updated 9/8/2009 5:02:35 PM ET 2009-09-08T21:02:35

Gold pushed above the $1,000 mark Tuesday for the first time since February as hopes for an improving economy fed a broader rally in commodities.

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A weaker dollar also drove prices higher, analysts said.

The gains also came after the Group of 20 leading economies pledged at a weekend meeting in London to maintain higher levels of government spending and low interest rates to help the world's economies recover from recession. Concerns that a recovery could spark inflationary pressures helped lift prices for gold, which investors often use as a hedge against inflation.

Gold for December delivery rose $3.10 to settle $999.80 an ounce on the New York Mercantile Exchange. It had risen as high as $1,009.70, the first time it topped $1,000 since early this year and the highest level since mid-March last year. Gold closed under $950 on Aug. 27.

December silver jumped 22.5 cents to $16.510 an ounce and hit a 13-month high of $16.860. Copper, nickel and zinc also gained. Benchmark crude rose more than $3 a barrel.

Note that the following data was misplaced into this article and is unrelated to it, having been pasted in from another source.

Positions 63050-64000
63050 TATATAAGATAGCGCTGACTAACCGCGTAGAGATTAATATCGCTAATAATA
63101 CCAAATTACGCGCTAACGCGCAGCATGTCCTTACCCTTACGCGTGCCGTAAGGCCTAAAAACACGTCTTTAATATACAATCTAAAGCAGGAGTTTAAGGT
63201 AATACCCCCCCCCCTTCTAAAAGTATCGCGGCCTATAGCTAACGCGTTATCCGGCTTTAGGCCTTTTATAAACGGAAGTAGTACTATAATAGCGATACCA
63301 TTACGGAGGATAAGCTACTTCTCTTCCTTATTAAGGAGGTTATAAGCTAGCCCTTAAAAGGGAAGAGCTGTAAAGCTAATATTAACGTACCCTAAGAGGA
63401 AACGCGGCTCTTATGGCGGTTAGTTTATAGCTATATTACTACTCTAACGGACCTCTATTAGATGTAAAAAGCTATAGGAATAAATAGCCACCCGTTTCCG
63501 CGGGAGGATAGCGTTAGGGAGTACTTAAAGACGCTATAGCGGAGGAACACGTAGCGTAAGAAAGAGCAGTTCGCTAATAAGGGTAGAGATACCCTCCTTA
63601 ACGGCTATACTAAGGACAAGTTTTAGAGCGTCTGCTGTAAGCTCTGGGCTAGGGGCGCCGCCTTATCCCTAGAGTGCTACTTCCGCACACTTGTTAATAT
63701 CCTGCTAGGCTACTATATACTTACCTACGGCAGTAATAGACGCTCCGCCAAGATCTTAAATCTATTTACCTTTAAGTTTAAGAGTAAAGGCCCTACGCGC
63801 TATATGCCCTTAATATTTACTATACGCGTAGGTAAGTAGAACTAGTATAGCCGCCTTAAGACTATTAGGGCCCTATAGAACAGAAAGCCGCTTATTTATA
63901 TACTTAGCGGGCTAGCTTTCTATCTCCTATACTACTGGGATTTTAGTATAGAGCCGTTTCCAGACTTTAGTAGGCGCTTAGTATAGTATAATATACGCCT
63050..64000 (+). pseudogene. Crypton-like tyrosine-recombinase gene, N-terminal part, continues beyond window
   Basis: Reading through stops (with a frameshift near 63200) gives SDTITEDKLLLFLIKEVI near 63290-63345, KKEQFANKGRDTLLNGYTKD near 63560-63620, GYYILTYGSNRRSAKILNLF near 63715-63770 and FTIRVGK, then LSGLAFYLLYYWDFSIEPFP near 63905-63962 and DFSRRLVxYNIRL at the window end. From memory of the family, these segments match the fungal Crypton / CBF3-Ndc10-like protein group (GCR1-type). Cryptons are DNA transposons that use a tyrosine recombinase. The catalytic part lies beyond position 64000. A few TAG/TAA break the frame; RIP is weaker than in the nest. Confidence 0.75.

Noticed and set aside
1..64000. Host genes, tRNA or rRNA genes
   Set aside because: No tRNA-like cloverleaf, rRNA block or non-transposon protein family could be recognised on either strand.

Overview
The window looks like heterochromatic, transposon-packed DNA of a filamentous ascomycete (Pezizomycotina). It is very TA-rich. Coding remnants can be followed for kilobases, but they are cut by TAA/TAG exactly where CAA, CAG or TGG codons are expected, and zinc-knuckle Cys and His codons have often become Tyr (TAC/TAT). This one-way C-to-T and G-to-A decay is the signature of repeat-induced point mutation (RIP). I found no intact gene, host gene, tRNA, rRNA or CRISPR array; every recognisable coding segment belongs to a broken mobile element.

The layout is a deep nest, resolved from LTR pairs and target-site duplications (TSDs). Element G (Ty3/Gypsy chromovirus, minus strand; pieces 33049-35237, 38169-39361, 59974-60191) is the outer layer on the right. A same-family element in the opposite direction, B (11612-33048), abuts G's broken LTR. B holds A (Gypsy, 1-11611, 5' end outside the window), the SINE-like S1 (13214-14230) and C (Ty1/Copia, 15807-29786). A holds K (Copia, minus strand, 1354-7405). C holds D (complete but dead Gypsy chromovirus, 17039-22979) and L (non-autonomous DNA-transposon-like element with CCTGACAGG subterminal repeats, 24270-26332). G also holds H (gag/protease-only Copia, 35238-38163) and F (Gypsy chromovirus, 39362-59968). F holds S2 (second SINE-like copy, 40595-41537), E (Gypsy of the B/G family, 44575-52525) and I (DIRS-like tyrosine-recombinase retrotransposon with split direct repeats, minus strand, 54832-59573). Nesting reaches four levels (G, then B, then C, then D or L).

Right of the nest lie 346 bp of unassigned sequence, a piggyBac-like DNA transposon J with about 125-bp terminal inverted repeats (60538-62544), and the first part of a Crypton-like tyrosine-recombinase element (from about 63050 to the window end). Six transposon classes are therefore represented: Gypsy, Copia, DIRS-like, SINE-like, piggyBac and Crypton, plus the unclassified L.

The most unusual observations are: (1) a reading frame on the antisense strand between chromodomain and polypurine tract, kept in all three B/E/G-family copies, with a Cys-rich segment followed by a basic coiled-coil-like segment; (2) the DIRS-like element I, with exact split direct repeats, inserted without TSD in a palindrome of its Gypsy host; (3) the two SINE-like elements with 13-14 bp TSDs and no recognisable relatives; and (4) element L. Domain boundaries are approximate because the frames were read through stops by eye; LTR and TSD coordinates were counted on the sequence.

Tom Winmill, portfolio manager of the Midas Fund in New York, contends that the gain in gold is, in part, a show of confidence by investors and not just a guard against the dollar. He said rising prices for commodities like platinum and oil signal that investors are placing bets on an improvement in the economy.

"Prices are rising for commodities and that's going to carry gold," he said.

Winmill said, however, that a weaker dollar eventually could be the biggest force pushing gold higher. "Ultimately, weakness in the dollar is going to be the thing that is going to underpin a big, big move in gold," he said.

The gains in gold prices follow a rally last week that came as the dollar weakened and as analysts said investors were looking for areas of safety. A six-month surge in stocks has left the Standard & Poor's 500 index up 50 percent from a 12-year low in early March. Gains of that size often take years to accumulate, and some investors are worried the stock market is due for a correction. 

Copyright 2009 The Associated Press. All rights reserved. This material may not be published, broadcast, rewritten or redistributed.


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